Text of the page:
You know CrossFit, right? 3, 2, 1.. GET SOME! Right? I hope not…
Aside from the obvious potential adrenal-fatigue issues of treating every training session, three-days-on-one-day-off until forever, like it’s your last, I’d argue that attacking every workout to win isn’t what’s best for your training, even considering superhuman recovery and sustainable adrenal integrity.
Though I am biased because my coach, Kenny Kane, has placed a very intentional structure on our training for the past three years, I’d agree that there is a time and place for competition. There is a time and a place for training, too. And, yes, there is a difference. You see, in our training at CFLA, there are three types of sessions: competition, training and mental toughness.
I’d put CrossFit as most know it in the “competition days” mindset, which is to “go there” with your training. It’s going to hurt, and the idea is to find your best effort that day, to dig down and find a way to win. Surely, this is important, especially for competitive athletes.
The other two categories have a different feel, however. Training days don’t lack intensity, but sheer output isn’t the primary focus. Training days are intentional days to train virtuosity and master movements in a workout setting. Similarly, but different, mental toughness days are about enduring. The clock becomes an afterthought, and the workouts often resemble not-yet-named hero workouts.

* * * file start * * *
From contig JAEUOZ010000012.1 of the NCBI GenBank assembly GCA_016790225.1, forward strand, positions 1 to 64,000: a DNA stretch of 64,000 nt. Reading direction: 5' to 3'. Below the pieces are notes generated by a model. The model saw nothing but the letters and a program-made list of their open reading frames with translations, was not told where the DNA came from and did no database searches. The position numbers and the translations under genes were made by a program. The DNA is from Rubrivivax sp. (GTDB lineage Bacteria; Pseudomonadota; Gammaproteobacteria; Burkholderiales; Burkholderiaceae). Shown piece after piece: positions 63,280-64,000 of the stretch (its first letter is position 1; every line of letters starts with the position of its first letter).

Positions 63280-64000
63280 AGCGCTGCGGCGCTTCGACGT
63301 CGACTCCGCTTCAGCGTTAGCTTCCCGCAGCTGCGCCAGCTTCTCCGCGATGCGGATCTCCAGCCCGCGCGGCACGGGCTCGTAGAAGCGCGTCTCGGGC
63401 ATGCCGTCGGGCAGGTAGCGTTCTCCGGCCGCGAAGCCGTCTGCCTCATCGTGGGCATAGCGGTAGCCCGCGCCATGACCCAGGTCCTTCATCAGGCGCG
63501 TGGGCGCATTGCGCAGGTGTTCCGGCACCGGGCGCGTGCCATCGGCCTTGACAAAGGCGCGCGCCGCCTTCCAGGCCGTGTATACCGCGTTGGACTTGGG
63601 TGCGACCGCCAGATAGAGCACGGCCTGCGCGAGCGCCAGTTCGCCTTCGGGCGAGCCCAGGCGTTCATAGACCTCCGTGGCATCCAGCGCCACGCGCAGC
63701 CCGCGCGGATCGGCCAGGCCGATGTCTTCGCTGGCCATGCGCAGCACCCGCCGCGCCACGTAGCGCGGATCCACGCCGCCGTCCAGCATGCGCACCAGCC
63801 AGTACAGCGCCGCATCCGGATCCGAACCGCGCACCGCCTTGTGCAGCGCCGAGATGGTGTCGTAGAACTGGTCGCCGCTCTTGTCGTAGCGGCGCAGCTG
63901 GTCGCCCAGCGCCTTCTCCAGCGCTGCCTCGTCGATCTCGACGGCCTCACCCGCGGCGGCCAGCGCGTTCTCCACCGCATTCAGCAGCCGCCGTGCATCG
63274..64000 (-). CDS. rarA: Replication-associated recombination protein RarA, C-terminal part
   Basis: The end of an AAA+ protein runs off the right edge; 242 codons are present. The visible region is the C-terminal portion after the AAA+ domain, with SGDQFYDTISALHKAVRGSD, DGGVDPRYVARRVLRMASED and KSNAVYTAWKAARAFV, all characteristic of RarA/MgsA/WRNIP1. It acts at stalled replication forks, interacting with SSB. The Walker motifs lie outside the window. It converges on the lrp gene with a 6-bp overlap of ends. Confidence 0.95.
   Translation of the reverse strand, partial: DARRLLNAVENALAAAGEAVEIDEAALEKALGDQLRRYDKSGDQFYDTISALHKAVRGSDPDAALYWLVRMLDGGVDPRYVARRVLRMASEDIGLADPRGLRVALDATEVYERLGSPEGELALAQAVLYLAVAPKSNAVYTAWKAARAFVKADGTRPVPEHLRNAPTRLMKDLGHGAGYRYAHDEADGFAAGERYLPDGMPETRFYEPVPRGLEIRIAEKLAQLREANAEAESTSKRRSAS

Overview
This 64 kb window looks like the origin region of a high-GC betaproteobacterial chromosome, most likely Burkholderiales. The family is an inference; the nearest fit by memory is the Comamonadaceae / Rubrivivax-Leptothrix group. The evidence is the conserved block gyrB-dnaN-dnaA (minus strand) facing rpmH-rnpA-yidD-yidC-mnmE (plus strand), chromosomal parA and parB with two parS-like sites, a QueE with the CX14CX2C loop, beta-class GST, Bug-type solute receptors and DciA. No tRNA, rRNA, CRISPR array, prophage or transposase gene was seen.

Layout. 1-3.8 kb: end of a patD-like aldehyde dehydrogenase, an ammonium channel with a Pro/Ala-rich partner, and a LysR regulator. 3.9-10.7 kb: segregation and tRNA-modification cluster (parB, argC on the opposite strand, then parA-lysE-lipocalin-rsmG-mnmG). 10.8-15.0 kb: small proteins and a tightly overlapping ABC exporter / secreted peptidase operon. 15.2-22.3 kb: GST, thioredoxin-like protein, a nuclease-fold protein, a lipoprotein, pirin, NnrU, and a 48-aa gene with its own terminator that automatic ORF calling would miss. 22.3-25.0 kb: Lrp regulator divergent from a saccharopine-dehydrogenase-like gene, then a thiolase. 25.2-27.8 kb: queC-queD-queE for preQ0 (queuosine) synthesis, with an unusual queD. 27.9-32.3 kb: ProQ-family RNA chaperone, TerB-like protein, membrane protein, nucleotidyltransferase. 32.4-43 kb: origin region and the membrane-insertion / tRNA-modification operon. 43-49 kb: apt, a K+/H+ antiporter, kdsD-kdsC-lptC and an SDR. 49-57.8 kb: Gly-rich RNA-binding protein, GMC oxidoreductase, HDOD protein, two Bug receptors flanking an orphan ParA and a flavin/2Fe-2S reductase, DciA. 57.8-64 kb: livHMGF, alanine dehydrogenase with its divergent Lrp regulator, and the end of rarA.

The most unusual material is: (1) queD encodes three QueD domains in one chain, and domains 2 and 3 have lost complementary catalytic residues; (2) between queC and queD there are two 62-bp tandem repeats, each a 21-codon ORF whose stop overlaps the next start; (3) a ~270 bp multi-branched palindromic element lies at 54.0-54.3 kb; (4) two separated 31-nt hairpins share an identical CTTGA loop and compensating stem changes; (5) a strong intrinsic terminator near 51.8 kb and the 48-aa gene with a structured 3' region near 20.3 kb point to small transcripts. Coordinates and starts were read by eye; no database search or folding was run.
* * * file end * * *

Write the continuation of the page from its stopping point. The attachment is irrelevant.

Since athletes often could care less about what they are risking, I won’t talk about what you’re risking by competing everyday. But if I told you that are giving up performance by simply competing every day, would you listen? I thought so.
I’d argue that you could be stronger, more skilled and ultimately more fit by dedicating a good number of your WODs to a “training” mindset. Let me use an example to describe what I mean here. What does AMRAP 15: 10 Romanian deadlifts, 5 candlesticks, 200m run look like with a competition mindset?
If you answered, “Atrocious!” you’re right.
I’d almost argue that the "winner" of that workout got the least out of the training session. Sure, that’s a specific example, but can you think of other workouts where one could benefit from an intention other than “Get some!”?